For Christmas, one of my older brothers gave me Dave Ramsey's book: The Total Money Makeover.
Yes, the book is as cheesy as the title makes it sound. That aside, it does convey a lot of good information, once you get past the infomercial presentation.
So after reading the book, I've been looking over my financial situation. It could be better, but it's definitely not bad. I have very few expenses and I'm approaching the end of paying off all of my debts. Course, life would have been better had I not incurred the debts to begin with. I don't feel too bad, I had a time without any health insurance, low income, and huge medical expenses. So I know where my debts came from.
I still have huge medical expenses, but I now have health insurance that pays for most of it.
That said, I also am aware that getting to a financially stable point in life can be hard.
Dave Ramsey's methodology is basically: have an emergency fund, get out of debts (or even better don't get into debt), stay away from debt, build a larger emergency fund, build a retirement fund, save for big expenses, keep gaining money and almost always live on a shoestring budget no matter what your income is so that you have money for the hard times.
That's just a quick summary, but I think it encompasses the general idea.
Now this past week they pulled me from actually talking to people to have me just process application. (It doesn't make sense to people, but the more workers talk to clients, the longer it takes to get assistance out.) While processing, I was noticing how many people are applying mostly because they made some really bad financial decision. Most of the decision are because they have some poor behavior when it comes to money. Things like declaring bankruptcy for the third time, running S-Corps where they pay themselves a salary that is twice what the company brings in, have rent or mortgages that are 75%-300% of their income, and the more common habit of buying things they think they need but don't really need.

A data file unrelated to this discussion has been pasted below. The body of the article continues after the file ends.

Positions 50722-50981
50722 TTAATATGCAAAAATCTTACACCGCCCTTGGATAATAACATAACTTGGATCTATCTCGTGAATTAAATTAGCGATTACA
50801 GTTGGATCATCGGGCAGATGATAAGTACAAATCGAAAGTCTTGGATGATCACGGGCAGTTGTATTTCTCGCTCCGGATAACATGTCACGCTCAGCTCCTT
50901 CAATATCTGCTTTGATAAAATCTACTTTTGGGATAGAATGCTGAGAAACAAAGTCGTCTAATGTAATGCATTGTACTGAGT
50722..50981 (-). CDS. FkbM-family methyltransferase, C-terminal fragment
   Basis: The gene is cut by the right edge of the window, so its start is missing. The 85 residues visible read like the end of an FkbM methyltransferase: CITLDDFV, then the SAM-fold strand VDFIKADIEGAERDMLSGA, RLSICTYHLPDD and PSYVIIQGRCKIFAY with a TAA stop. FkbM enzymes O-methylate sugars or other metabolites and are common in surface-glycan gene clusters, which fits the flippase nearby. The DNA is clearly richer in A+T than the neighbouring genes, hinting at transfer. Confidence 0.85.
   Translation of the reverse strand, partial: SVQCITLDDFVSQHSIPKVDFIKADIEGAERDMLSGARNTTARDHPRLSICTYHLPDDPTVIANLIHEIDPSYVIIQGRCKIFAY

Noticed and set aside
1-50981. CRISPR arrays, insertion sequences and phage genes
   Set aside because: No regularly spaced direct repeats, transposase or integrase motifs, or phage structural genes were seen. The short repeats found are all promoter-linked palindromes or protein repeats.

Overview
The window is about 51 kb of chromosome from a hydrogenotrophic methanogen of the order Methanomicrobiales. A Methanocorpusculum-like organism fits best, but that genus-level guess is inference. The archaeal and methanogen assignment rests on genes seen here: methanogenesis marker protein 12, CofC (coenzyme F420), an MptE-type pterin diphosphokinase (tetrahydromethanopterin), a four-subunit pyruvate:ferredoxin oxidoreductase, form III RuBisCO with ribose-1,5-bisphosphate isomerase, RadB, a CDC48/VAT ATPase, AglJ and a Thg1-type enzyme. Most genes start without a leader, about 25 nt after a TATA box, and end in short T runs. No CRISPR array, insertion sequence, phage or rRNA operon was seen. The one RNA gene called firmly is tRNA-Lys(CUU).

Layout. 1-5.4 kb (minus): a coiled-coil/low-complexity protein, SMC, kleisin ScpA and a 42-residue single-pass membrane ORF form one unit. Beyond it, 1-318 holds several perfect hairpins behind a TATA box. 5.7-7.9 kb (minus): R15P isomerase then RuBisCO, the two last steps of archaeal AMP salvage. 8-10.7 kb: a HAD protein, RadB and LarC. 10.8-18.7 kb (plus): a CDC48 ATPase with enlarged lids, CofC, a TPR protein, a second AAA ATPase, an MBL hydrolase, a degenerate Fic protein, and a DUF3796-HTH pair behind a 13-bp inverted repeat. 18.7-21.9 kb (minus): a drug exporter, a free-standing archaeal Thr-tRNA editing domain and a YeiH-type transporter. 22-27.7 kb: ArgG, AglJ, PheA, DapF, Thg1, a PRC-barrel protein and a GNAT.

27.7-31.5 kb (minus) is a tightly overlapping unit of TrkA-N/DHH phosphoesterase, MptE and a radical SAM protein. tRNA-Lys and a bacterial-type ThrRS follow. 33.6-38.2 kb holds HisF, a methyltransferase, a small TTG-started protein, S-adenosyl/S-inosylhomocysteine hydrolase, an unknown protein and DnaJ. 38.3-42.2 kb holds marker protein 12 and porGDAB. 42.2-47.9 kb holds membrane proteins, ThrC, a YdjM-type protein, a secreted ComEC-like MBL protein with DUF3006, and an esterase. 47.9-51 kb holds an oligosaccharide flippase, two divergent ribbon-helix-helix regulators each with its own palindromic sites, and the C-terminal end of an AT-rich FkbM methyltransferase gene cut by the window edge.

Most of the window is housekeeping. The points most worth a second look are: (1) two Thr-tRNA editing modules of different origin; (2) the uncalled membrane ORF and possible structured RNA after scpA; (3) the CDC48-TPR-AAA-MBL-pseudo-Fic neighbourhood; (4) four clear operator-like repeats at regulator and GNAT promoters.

It really comes down to what other social workers have been telling me for years, wealth is behavior more than anything else. The haves are haves because of the habits they have developed that let them make and retain wealth. The have nots are where they are at because of habits that don't make money or retain wealth. Knowledge and education has a little to do with it also, but a person habits and mentality towards money matters far more than education. (Trusts me, there are plenty of very poor people out their with PhDs despite what academia sells.)
Obviously, people can change behavior. Plenty of people go from the mentality of poverty to the mentality of the wealthy. The mental shift is part of the rags-to-riches story that gets glossed over by most storytellers. People who become destitute and manage to get out of it, often have gone through some behavioral changes.
Course, there are feast and famine families that I see a lot of. These people don't change their behavior, so when they have money, it gets spent nearly as soon as it comes in. Hence people that are on welfare even though they have a multi-million dollar home and drive a BMW.
But stlll, if Cinderella remained a princess for the rest of her life after marrying the prince, it was because she kept all the lessons from being a servant with her.